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Mordecai Kurz develops a comprehensive integrated theory of the dynamics of market power and income inequality. He shows that technological innovations are not simply sources of growth and progress: they sow the seeds of market power. Technological market power tends to rise, increasing inequality of income and wealth.
Mordecai Kurz is Joan Kenney Professor of Economics Emeritus at Stanford University. His books include Public Investment, the Rate of Return, and Optimal Fiscal Policy (with Kenneth J. Arrow, 1970) and Endogenous Economic Fluctuations: Studies in the Theory of Rational Beliefs (1997), and he has published widely across many fields of economic theory.
Nicholas S. Vonortas, editor of Science and Public Policy:In an era of dominance of IT firms, a sector which has been long known for its strong tendency for monopolization, The Market Power of Technology provides important reasoning and substantiation of how this increasing industrial concentration goes hand in hand with the income inequalities of our time.
Dani Rodrik, Harvard University:Economists tend to believe the market power enjoyed by innovators is a necessary evil. Mordecai Kurz shows that the resulting monopolies are neither temporary nor a minor hindrance. Kurz has written a book that is rigorous in its theoretical and empirical underpinnings, yet radical in its policy implications. This is a hugely important book that goes right to the core of the central contradictions of our current economic system.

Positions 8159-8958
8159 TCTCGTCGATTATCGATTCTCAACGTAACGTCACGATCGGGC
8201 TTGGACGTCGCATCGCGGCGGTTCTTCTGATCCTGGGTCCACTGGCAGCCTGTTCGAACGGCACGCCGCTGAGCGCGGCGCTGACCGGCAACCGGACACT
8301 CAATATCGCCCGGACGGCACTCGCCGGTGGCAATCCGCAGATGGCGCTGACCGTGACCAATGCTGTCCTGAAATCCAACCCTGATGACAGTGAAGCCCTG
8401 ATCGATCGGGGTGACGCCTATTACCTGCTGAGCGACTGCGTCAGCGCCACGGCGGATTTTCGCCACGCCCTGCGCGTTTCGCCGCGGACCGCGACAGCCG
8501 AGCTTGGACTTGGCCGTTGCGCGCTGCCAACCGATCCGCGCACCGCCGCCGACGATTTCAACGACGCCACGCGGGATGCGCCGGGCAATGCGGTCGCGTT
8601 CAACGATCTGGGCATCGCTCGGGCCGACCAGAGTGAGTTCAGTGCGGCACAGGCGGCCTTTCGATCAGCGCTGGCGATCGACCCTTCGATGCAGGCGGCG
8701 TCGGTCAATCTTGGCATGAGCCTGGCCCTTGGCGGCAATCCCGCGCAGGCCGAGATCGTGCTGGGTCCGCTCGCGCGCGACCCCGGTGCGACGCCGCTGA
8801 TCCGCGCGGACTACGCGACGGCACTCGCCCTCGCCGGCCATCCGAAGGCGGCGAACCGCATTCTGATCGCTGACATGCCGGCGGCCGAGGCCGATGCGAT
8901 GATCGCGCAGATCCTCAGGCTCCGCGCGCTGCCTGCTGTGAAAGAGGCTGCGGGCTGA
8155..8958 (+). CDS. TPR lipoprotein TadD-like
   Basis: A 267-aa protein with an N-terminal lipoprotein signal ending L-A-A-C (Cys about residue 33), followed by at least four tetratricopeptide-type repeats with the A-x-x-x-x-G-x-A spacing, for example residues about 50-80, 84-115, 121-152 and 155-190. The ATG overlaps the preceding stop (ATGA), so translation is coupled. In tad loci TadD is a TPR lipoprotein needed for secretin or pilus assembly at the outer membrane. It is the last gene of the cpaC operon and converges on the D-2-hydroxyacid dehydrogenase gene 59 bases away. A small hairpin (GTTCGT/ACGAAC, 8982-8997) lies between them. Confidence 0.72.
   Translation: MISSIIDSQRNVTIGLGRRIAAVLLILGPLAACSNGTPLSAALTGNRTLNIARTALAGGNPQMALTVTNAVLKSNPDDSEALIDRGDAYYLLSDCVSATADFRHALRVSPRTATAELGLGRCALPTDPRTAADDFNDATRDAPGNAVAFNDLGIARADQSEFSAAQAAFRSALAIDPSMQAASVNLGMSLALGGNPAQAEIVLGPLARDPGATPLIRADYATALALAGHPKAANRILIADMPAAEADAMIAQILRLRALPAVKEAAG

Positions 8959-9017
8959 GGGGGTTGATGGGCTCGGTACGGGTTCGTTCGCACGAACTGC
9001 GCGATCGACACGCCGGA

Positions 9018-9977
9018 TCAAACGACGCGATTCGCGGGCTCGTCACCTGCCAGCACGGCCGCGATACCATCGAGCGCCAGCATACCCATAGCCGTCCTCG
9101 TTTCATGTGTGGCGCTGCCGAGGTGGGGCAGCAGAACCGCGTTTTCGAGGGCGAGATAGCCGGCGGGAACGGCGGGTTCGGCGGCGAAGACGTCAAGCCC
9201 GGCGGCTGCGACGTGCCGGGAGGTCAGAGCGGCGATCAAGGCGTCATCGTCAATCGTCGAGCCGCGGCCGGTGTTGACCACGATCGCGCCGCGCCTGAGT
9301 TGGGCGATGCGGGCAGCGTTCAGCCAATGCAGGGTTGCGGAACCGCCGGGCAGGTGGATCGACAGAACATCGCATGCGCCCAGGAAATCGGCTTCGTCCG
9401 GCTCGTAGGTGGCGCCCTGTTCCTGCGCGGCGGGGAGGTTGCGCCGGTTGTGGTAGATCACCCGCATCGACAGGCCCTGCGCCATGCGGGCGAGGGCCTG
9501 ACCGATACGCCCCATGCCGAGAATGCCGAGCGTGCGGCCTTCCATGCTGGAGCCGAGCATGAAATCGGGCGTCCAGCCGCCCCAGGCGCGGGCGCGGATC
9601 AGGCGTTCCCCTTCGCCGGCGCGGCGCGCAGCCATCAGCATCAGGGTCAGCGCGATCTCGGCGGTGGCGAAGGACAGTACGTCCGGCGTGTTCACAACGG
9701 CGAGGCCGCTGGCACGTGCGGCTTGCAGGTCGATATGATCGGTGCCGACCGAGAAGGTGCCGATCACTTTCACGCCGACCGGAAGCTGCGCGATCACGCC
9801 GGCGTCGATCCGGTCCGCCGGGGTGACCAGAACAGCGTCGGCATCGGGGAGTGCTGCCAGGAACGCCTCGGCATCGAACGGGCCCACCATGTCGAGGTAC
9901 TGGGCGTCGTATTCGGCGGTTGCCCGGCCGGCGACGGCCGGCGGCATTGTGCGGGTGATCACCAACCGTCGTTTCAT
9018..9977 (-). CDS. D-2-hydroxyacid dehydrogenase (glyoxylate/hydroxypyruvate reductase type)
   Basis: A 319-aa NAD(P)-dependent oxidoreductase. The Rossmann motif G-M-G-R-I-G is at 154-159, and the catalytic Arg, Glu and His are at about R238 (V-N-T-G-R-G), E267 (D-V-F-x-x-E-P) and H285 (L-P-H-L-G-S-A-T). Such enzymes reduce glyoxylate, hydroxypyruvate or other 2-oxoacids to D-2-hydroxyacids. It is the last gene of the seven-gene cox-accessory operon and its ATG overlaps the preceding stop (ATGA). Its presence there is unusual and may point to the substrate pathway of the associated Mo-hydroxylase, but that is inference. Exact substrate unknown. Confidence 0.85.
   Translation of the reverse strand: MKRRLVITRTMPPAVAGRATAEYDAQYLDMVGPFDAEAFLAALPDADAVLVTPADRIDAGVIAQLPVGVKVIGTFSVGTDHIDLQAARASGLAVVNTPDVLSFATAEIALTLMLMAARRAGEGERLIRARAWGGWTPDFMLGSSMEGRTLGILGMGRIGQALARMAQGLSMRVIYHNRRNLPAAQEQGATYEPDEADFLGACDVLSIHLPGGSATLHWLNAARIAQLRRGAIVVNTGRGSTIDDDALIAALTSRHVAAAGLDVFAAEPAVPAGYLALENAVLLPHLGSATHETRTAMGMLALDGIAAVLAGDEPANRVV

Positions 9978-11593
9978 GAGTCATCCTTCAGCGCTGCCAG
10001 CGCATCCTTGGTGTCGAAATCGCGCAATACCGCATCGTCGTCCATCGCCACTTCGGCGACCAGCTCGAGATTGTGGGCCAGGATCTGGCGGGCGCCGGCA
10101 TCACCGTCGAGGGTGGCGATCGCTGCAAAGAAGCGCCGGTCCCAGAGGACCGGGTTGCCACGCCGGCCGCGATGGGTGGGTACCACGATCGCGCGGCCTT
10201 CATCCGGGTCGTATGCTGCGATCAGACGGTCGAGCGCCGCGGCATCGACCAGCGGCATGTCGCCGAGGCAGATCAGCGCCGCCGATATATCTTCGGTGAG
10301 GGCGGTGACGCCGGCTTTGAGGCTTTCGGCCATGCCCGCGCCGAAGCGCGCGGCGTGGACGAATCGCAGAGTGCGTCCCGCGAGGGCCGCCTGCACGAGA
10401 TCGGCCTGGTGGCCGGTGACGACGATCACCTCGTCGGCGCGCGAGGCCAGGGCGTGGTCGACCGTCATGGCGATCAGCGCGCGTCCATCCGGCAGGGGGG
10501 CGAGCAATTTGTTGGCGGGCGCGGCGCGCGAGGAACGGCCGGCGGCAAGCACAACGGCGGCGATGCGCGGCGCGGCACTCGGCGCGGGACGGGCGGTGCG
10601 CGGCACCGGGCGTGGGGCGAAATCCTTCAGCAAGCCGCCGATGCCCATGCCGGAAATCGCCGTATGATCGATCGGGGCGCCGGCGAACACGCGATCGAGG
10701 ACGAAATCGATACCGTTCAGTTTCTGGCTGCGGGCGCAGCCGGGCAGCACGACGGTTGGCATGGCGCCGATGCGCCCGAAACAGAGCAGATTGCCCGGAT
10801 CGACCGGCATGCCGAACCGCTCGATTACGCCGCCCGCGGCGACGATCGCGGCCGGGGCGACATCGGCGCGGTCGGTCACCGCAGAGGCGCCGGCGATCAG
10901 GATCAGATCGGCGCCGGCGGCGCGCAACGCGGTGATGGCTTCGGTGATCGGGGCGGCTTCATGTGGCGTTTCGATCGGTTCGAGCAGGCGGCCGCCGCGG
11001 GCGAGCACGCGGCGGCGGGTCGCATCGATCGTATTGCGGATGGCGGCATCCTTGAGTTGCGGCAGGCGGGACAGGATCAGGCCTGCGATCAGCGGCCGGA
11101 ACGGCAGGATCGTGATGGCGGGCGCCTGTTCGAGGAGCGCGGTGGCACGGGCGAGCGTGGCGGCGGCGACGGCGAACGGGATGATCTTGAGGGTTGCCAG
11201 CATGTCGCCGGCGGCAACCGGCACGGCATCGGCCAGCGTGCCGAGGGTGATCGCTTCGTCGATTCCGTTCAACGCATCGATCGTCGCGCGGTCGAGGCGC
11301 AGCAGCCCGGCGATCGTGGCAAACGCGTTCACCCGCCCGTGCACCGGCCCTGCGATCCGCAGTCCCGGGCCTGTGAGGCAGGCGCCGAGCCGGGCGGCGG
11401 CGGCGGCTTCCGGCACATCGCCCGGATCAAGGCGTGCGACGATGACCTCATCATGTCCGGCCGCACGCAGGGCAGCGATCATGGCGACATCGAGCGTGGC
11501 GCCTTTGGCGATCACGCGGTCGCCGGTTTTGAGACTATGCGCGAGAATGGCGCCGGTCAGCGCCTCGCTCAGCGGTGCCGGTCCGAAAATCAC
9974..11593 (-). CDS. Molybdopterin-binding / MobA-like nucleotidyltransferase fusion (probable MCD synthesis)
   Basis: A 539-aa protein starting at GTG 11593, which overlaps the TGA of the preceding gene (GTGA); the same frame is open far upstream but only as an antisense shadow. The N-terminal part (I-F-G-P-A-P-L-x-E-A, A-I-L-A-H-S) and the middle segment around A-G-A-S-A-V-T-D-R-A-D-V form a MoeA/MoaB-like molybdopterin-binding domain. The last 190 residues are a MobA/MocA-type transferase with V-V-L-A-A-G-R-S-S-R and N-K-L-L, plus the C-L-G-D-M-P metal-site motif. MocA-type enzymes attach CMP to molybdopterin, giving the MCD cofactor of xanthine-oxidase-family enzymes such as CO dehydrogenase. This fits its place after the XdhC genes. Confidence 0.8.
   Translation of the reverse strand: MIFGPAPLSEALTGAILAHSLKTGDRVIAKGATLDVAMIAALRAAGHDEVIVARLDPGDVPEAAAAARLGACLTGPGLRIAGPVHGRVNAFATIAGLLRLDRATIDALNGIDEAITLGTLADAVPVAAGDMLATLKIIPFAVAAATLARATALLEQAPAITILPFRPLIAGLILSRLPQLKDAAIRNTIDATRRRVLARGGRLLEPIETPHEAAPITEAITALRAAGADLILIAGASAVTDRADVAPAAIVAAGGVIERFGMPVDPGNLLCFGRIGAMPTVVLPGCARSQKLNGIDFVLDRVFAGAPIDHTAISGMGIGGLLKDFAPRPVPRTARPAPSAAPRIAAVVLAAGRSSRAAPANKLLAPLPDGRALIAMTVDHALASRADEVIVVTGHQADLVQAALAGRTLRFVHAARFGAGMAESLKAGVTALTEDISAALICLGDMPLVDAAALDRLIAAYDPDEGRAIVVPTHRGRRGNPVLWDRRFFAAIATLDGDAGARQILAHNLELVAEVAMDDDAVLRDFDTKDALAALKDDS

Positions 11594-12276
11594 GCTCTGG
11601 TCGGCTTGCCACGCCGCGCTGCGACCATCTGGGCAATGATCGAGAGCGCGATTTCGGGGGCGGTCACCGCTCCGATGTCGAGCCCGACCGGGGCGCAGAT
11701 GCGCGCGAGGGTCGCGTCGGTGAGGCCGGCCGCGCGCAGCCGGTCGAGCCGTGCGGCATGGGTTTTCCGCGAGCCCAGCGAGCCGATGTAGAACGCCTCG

Sir Angus Deaton, Princeton University:We live in a time of unparalleled technical innovation that ought to be bringing unparalleled and widespread prosperity. Mordecai Kurz gives us a clear, eloquent, and impassioned account of what has gone wrong and how we can fix it. This book is a key contribution to one of today’s most important intellectual and policy debates.
Sir Partha Dasgupta, University of Cambridge:Starting with the simple idea that established firms can use their technological innovations to deter entry, Kurz constructs an account of the rise in wealth inequality in modern societies. Beautifully blending analytical reasoning with empirical evidence, the book offers a picture of contemporary macroeconomic growth and development that is at once novel and convincing. This is economics at its best.
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